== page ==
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According to investigators, this is among the largest studies describing the risk of bacteremia in young patients with sickle cell disease.
A new investigation found the infectious bloodstream condition bacteremia was an unlikely diagnosis among children and young adults with sickle cell disease (SCD) who sought care in the emergency department (ED). However, investigators identified an increased likelihood of diagnosis if the patient had previous bacteremia infections or a history of central line placement.1
Bacteremia poses a significant threat to the health of these individuals, as it can lead to morbidity and mortality in the SCD population. This study aimed to address the lack of understanding of the absolute risk, factors, and outcomes of the condition and provide insight into the prevalence, risk factors, and outcomes of bacteremia in this setting.
Specifically, the investigators led by Stephen Rineer, MD, of the Division of Emergency Medicine at Cincinnati Children’s Hospital Medical Center, evaluated patients with SCD presenting to the ED with fever by gathering data from the Pediatric Health Information Systems database.
The multicenter retrospective cohort study included children and young adults < 22 years of age with SCD in EDs between January 2016 and December 2021 with a fever. The identification of bacteremia was based on diagnostic coding and the team of investigators used univariate and multivariable regression analyses to examine patient-level factors associated with the disease.
Results of the research were derived from 35,548 ED encounters, representing 11,181 individual patients from 36 hospitals. The median age of the cohort was 6.17 years, and approximately half the population was male (52.9%).
Investigators detected bacteremia in 405 cases or 1.1% of the encounters. The study found that a history of bacteremia–associated bloodstream infection, osteomyelitis, stroke, central line bloodstream infection (CLABSI), central venous catheter, or apheresis was associated with an increased likelihood of bacteremia.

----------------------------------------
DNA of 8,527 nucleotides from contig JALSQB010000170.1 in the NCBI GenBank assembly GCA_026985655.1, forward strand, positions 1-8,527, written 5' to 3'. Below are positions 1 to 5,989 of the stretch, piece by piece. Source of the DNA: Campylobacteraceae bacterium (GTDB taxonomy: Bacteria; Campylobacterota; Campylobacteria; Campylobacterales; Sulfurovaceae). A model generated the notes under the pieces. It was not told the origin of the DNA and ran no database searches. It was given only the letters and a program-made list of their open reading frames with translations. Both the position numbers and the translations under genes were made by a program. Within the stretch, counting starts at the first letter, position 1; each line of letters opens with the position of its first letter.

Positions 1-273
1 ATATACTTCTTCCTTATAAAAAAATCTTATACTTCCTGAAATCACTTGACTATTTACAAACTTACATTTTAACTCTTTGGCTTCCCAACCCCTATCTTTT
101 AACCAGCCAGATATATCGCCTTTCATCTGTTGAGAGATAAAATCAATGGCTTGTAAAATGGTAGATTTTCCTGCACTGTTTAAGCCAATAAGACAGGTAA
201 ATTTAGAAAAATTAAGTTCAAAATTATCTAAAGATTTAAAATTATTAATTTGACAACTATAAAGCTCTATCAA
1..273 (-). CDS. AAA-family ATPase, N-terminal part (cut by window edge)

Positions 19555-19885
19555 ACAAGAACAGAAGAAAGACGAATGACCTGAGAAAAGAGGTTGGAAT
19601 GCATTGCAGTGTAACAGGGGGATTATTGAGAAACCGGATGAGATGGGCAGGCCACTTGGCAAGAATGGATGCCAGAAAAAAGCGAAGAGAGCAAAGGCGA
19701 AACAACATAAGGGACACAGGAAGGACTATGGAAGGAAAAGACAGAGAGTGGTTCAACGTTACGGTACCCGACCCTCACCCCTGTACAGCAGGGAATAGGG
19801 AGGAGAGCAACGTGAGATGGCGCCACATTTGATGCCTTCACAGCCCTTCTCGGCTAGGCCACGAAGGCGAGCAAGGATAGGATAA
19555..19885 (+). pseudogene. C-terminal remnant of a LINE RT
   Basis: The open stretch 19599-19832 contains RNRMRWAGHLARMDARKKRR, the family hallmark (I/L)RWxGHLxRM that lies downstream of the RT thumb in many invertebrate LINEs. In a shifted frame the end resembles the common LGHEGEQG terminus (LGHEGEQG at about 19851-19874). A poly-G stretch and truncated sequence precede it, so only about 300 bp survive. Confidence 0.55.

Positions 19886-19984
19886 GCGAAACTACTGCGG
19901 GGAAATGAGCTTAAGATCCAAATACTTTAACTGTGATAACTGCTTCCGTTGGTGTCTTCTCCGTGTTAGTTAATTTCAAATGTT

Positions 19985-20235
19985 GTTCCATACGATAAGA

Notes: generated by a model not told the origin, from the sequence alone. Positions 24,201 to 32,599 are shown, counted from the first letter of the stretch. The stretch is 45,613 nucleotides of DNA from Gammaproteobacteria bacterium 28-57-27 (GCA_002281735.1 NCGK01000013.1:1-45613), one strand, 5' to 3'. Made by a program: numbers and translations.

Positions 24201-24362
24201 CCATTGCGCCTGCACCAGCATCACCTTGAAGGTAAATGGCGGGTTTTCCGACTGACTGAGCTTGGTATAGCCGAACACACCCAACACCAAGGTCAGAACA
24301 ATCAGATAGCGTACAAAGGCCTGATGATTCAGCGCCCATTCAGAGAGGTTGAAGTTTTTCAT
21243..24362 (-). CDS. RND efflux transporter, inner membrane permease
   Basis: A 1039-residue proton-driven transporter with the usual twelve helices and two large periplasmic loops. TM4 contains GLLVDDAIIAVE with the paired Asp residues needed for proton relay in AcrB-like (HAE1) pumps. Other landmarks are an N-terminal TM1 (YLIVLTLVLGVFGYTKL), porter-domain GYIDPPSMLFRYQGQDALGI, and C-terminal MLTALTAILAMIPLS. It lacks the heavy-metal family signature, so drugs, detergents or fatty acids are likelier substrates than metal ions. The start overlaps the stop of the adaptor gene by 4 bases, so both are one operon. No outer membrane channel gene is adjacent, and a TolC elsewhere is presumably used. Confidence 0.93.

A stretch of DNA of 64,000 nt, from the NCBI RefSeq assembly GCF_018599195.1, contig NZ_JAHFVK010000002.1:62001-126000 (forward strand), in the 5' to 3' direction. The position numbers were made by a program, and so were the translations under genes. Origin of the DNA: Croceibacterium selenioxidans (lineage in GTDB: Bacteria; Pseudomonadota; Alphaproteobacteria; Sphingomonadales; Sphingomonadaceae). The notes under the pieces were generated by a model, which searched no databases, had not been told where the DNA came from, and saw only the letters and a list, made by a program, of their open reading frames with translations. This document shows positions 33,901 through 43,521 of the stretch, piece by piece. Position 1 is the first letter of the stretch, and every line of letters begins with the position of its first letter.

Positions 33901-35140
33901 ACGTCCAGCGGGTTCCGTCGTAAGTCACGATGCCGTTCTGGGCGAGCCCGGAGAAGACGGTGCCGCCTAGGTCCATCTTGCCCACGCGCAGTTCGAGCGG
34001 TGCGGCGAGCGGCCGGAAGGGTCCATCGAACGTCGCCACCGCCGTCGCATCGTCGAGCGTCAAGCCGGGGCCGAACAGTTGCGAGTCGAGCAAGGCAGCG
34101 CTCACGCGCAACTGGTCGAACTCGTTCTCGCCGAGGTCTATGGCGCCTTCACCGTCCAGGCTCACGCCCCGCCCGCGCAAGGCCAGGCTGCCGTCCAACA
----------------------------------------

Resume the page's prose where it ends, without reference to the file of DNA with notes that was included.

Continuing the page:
Data from the multivariable analysis showed those with a history of bacteremia had 1.36 times higher odds of another case of bacteremia (95% CI: 1.01 - 1.83).
Additionally, CLABSI was associated with a significantly elevated risk (OR: 6.39; 95% CI: 3.02 - 13.52), as was apheresis (OR: 1.77; 95% CI: 1.22 - 2.55). It was noted that age, sex, hemoglobin sickle cell genotype, and race and ethnicity did not exhibit a significant association with bacteremia.
A novel episode of bacteremia is unlikely to occur in EDs for children and young adults in this population presenting with fever. However, the findings demonstrated patients with a history of invasive bacterial infection, CLABSI, or the presence of a central line were linked with an increased risk of bacteremia. Investigators further noted the age and SCD genotype did not indicate a significant correlation in these analyses.
While the incidence of bacteremia in SCD has decreased with the introduction of prophylactic measures, disease-modifying medications, and vaccine development, investigators acknowledged, it’s still higher than the risk of undetected bacteremia in febrile young children without SCD who present to the ED.
“To our knowledge, this is one of the largest studies to date describing the risk of bacteremia in this population,” the team wrote. “Our results are similar to small single-center studies from the past 10 years that have reported a wider range of bacteremia (0.3% - 4.2%, with a weighted average of 1.9%), limited by their smaller sample sizes.”